TMS Logo  TMS ONLINE | TMS PUBLICATIONS | SITE MAP

An Article from the June 2003 JOM: A Hypertext-Enhanced Article

S.A. David, S.S. Babu, and J.M. Vitek are with Oak Ridge National Laboratory.
Exploring traditional, innovative, and revolutionary issues in the minerals, metals, and materials fields.
OUR LATEST ISSUE
READ JOM ON-LINE

cover

VISIT THE
JOM COVER GALLERY

JOM MENU
 
JOM HOME PAGE

TABLES OF CONTENTS

HTML-ENHANCED ARTICLES

MATERIAL MATTERS

MATERIALS RESOURCE
CENTER


JOM TECHNICAL DIRECTORY

TMS WEBCAST HOME

PROFESSIONAL PREFACE

SUBJECT INDEXES

TECHNICAL EMPHASIS
CALENDAR


AUTHOR'S KIT

ABSTRACT SUBMISSION FORM

BOOK REVIEWS

ADVERTISING INFORMATION

RESERVE A CLASSIFIED

SUBSCRIPTIONS

SINGLE ISSUE PURCHASES

LETTER TO EDITOR

Overview: Welding

Welding: Solidification and Microstructure

S.A. David, S.S. Babu, and J.M. Vitek

Figure 1

Figure 1. A schematic diagram showing the interaction between the heat source and the base metal. Three distinct regions in the weldment are the fusion zone, the heat-affected zone, and the base metal.
Figure 2

Figure 2. The calculated fluid-flow pattern in a stainless-steel stationary arc weld pool 25 s after the initiation of the arc.
Parameters that control the solidification of castings also control the solidification and microstructure of welds. However, various physical processes that occur due to the interaction of the heat source with the metal during welding add a new dimension to the understanding of the weld pool solidification. Conventional theories of solidification over a broad range of conditions can be extended to understand weld pool solidification. In certain cases, because of rapid cooling rate effects, it is not unusual to observe nonequilibrium microstructures. Recent developments in the application of computational thermodynamics and kinetic models, studies on single-crystal welds, and advanced in-situ characterization techniques have led to a better understanding of weld solidification and microstructures.

INTRODUCTION

In welding, as the heat source interacts with the material, the severity of thermal excursions experienced by the material varies from region to region, resulting in three distinct regions in the weldment (Figure 1). These are the fusion zone (FZ), also known as the weld metal, the heat-affected zone (HAZ), and the unaffected base metal (BM). The FZ experiences melting and solidification, and its microstructural characteristics are the focus of this article.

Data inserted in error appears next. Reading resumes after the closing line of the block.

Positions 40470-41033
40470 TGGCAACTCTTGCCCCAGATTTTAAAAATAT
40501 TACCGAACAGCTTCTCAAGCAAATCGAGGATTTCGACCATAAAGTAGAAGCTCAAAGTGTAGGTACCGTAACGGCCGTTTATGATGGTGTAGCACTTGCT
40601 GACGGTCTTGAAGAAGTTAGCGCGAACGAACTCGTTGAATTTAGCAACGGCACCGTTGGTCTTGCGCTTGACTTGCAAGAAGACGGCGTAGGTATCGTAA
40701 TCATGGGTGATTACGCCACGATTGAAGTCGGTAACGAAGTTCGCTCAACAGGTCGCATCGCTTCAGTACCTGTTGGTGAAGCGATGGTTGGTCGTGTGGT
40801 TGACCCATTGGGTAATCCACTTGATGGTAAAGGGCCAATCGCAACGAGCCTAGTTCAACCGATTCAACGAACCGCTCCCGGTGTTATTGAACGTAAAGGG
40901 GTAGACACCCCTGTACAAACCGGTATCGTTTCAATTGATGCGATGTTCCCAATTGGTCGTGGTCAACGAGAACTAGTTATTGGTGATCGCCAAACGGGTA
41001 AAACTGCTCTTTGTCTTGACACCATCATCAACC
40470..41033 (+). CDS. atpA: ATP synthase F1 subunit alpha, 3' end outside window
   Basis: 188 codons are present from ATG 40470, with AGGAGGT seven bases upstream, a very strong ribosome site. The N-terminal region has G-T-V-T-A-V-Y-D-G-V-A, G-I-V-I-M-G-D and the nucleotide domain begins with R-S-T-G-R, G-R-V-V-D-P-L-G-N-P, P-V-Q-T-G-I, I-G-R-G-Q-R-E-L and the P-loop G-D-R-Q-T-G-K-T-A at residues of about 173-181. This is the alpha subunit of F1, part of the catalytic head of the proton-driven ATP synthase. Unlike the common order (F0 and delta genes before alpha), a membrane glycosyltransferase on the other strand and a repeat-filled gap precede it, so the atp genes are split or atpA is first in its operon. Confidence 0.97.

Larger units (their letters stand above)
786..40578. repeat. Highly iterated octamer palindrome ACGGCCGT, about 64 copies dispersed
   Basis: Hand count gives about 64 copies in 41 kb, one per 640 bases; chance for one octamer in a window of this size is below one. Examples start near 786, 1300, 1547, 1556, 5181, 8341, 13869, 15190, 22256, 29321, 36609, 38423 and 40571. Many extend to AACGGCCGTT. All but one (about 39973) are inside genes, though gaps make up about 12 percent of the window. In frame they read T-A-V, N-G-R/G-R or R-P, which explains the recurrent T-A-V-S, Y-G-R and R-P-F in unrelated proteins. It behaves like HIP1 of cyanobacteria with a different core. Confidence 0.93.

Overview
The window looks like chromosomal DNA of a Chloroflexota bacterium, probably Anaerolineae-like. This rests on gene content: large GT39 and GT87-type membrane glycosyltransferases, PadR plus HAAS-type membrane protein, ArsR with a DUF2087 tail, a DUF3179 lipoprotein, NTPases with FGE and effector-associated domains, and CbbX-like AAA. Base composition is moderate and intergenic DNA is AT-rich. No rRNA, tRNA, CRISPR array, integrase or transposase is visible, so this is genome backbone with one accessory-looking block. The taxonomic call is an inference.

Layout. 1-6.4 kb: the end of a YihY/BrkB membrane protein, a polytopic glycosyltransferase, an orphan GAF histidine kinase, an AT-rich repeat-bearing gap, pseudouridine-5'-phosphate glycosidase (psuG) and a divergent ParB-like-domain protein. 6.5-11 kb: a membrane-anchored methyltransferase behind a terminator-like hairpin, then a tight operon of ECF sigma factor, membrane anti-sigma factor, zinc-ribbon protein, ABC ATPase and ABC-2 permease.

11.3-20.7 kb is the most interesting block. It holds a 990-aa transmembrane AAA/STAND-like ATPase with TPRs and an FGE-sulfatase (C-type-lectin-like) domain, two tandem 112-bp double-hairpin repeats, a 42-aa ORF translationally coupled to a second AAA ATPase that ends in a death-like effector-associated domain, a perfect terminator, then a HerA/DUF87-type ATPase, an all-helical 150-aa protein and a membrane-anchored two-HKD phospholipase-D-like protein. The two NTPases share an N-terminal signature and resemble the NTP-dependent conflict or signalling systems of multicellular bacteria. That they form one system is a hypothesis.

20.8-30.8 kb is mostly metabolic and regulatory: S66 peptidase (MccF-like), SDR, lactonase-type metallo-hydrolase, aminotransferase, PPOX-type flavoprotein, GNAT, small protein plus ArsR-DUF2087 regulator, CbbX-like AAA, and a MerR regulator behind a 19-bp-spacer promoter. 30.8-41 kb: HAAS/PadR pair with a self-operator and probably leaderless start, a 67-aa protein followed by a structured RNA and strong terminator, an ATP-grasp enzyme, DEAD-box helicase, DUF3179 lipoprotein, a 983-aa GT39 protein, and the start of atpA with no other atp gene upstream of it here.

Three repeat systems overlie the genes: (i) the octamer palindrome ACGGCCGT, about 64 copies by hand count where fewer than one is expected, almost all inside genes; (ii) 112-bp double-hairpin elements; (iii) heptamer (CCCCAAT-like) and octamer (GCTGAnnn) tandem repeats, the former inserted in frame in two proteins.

The microstructure development in the FZ depends on the solidification behavior of the weld pool. The principles of solidification control the size and shape of the grains, segregation, and the distribution of inclusions and porosity. Solidification is also critical to the hot-cracking behavior of alloys. Sometimes, it is convenient to consider the FZ as a minicasting. Therefore, parameters important in determining microstructures in casting, such as growth rate (R), temperature gradient (G), undercooling (DT), and alloy composition determine the development of microstructures in welds as well. Comprehensive reviews of weld pool solidification based on these parameters are available in the literature.1,2

Most knowledge of weld pool solidification is derived from the extrapolation of the knowledge of freezing of castings, ingots, and single crystals at lower thermal gradients and slower growth rates.1–6 In addition, rapid solidification theories have been extended to welds solidified at very high cooling rates.7–14However, microstructure development in the FZ is more complicated15,16because of physical processes that occur due to the interaction of the heat source with the metal during welding, including re-melting, heat and fluid flow, vaporization, dissolution of gasses, solidification, subsequent solid-state transformation, stresses, and distortion. These processes and their interactions profoundly affect weld pool solidification and microstructure. In recent years, phenomenological modeling of welding processes has provided unprecedented insight into understanding both the welding process and the welded materials. A variety of sophisticated models that employ analytical and numerical approaches are capable of describing many physical processes that occur during welding.15–25

During the past 15 years, significant progress has been made in understanding the solidification behavior of the weld pool and the evolution of microstructure in the FZ. The application of computational thermodynamic and kinetic tools has enhanced the understanding of weld solidification behavior of complex multi-component systems. Advanced in-situ characterization techniques have enabled the characterization of phase formation and non-equilibrium effects during weld pool solidification. The use of model alloy single crystals resulted in new insight into the role of weld pool geometry and dendrite growth selection processes in the development of weld microstructure. This overview will address some of the current progress in understanding weld pool solidification.

WELD POOL SHAPE